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Investigating the Trading Activity of CLO Portfolio Managers
Unlike mortgage-backed and home equity-backed securities, collateralized loan obligations (CLOs), whose collateral is predominantly corporate loans, are slowly but steadily recovering. This revival, illustrated in the chart below, spotlights again a sector of nonagency structured finance that has been scrutinized for its investment practices. This post investigates the trading activities of CLO collateral managers. Understanding their investment strategies is crucial to assessing their effectiveness as financial intermediaries, including their role in financing leveraged buyouts, corporate ...
Leveraged Bank Loan versus High Yield Bond Mutual Funds
Since the financial crisis, the markets for Bank Loan (BL) and High Yield Bond (HYB) mutual funds (MFs) have grown significantly, with assets under management increasing from $19 billion and $75 billion to close to $117 billion and $225 billion, respectively, as of December 2018. This short paper characterizes the universe of BL MFs and compare it against that of HYB MFs on several dimensions. We document that BL and HYB MFsâ?? respective market share of leverage loans (LL) and high yield (HY) corporate bonds outstanding increased since the mid-2000s. We also show that in terms of portfolio ...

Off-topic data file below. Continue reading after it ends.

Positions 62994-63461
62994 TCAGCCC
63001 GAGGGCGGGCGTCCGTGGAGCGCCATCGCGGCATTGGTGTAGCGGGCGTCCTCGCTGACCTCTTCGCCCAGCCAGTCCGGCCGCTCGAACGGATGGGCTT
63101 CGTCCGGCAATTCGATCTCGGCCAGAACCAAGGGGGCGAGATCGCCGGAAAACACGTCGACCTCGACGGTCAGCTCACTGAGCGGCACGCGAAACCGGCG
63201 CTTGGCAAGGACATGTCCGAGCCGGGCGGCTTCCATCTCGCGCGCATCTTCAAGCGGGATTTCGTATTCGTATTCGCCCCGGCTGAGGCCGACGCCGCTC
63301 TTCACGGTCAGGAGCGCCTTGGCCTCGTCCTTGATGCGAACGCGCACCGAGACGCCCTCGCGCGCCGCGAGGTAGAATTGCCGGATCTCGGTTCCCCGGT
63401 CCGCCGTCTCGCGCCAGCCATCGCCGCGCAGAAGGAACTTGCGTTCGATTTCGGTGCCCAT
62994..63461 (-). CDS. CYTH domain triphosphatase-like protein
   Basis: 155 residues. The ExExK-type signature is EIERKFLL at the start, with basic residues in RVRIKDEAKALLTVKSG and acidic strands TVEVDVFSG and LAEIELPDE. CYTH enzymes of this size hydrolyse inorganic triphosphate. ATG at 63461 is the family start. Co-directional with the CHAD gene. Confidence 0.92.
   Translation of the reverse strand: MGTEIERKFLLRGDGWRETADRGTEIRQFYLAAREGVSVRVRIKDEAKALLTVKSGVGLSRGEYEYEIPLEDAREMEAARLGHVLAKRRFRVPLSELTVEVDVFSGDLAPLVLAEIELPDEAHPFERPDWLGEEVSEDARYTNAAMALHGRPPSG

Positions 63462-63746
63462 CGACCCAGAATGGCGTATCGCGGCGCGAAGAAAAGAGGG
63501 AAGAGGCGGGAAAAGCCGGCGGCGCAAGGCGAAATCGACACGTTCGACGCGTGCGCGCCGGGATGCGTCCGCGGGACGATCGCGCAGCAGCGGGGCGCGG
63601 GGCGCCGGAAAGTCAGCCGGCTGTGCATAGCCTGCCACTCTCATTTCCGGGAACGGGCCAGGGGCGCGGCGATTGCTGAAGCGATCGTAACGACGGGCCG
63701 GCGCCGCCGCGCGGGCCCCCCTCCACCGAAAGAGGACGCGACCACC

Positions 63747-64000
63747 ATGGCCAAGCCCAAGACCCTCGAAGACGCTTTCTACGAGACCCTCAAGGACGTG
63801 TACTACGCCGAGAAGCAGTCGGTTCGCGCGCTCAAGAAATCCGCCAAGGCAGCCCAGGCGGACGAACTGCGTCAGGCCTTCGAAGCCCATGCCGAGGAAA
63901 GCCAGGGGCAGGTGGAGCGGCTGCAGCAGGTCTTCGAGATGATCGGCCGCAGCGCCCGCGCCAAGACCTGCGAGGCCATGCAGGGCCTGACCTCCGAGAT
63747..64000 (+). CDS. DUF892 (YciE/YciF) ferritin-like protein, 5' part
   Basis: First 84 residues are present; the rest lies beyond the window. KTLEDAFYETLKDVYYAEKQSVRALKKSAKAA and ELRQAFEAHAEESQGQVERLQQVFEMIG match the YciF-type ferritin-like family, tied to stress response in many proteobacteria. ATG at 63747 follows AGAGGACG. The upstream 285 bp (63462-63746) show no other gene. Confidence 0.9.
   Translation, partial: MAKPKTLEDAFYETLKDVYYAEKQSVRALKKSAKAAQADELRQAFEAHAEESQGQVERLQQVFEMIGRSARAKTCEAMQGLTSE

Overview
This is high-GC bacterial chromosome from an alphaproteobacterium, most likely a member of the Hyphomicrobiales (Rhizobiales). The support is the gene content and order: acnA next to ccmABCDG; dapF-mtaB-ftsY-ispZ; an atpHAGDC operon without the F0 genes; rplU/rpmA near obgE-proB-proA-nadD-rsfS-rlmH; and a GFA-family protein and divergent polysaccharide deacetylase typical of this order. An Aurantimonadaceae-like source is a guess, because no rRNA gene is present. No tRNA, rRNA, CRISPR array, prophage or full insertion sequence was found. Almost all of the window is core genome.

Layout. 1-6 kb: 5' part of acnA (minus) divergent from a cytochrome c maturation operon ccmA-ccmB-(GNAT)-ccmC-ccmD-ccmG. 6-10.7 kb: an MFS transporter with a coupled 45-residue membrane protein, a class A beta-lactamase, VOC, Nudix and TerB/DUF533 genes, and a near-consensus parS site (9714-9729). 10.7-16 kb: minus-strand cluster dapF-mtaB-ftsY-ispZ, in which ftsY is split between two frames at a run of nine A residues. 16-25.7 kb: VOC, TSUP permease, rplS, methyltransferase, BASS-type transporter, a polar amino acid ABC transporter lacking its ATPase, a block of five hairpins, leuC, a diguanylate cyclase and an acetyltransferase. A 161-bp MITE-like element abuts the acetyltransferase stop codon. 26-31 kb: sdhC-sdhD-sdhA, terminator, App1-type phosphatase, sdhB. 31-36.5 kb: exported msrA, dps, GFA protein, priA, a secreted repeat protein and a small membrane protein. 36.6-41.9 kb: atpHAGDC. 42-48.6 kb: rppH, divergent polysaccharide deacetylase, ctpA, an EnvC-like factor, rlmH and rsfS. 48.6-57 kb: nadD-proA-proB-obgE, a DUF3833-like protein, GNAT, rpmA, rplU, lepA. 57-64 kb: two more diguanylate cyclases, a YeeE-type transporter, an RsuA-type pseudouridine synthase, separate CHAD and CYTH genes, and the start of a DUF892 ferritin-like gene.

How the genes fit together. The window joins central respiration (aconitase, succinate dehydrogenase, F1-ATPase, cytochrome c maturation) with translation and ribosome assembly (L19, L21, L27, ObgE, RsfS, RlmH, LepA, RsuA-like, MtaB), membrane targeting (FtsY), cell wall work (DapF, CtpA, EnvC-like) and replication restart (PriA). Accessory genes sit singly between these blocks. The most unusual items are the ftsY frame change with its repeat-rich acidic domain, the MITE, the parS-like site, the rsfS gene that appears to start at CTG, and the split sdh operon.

Pipeline Risk in Leveraged Loan Syndication
Leveraged term loans are typically arranged by banks but distributed to institutional investors. Using novel data, we find that to elicit investors' willingness to pay, arrangers expose themselves to pipeline risk: They have to retain larger shares when investors are willing to pay less than expected. We argue that the retention of such problematic loans creates a debt overhang problem. Consistent with this, we find that the materialization of pipeline risk for an arranger reduces its subsequent arranging and lending activity. Aggregate time series exhibit a similar pattern, which suggests ...
Macroprudential policy and the revolving door of risk: lessons from leveraged lending guidance
We investigate the U.S. experience with macroprudential policies by studying the interagency guidance on leveraged lending. We find that the guidance primarily impacted large, closely supervised banks, but only after supervisors issued important clarifications. It also triggered a migration of leveraged lending to nonbanks. While we do not find that nonbanks had more lax lending policies than banks, we unveil important evidence that nonbanks increased bank borrowing following the issuance of guidance, possibly to finance their growing leveraged lending. The guidance was effective at reducing ...